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Abstract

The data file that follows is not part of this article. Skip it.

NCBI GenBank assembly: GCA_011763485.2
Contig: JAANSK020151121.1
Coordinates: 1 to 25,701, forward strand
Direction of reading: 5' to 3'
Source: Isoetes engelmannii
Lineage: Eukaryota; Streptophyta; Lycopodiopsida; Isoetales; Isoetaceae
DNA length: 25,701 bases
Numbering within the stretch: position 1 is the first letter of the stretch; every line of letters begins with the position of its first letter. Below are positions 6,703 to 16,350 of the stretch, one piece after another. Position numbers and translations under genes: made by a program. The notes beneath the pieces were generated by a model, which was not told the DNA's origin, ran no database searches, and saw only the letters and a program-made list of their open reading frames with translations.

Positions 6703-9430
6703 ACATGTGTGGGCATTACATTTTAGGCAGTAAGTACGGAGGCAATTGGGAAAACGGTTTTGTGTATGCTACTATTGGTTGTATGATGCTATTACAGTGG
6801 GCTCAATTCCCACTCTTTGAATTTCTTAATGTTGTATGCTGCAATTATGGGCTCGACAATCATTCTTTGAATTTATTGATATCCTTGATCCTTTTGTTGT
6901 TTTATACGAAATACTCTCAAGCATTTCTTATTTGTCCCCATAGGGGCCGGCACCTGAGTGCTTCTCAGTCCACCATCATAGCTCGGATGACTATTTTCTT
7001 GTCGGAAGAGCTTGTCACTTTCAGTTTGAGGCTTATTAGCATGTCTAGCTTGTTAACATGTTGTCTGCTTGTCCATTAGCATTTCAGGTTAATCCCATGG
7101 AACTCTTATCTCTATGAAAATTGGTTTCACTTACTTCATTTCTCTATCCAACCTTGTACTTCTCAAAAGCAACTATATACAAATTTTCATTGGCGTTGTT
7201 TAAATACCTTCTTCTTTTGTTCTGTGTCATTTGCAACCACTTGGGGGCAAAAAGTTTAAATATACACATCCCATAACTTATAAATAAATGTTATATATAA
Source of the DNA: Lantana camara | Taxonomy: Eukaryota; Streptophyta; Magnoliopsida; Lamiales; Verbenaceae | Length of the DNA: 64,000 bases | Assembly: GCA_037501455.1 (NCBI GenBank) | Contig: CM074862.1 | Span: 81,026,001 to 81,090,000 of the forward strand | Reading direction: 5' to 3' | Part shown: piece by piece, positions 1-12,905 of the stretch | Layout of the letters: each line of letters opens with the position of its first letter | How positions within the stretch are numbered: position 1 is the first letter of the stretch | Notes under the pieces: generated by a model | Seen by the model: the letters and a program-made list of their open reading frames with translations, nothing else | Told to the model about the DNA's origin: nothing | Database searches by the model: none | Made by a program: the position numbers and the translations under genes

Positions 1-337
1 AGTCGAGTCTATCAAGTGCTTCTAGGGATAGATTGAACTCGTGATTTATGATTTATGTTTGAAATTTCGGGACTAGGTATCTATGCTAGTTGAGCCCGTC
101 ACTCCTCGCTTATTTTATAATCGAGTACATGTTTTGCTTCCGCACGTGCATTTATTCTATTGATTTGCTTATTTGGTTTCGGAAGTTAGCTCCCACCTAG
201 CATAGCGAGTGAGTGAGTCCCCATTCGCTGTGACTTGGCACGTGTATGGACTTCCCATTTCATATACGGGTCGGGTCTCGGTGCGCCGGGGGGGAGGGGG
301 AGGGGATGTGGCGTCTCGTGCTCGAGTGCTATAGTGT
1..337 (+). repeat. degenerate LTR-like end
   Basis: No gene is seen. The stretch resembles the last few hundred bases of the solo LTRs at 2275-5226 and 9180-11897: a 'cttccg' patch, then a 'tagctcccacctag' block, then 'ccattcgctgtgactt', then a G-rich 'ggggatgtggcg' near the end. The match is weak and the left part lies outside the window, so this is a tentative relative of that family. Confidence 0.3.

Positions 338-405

We examine the determinants of US equity trader choice of electronic versus intermediated execution. While traders exhibit a strong overall preference for automation, when the market is less liquid at order submission time, traders seek market maker automated and human order-matching services more often. Traders' overall tendency to choose intermediaries is highly correlated with their demand for liquidity. Market maker participation rates are higher for more active and larger size traders. Traders who choose intermediaries more often trade more stocks, execute orders quicker, price orders more aggressively, and disperse their trading over longer periods of time. Although US stock intermediaries continue to lose market share, our results highlight the important role these firms can play in an increasingly automated, electronically driven marketplace.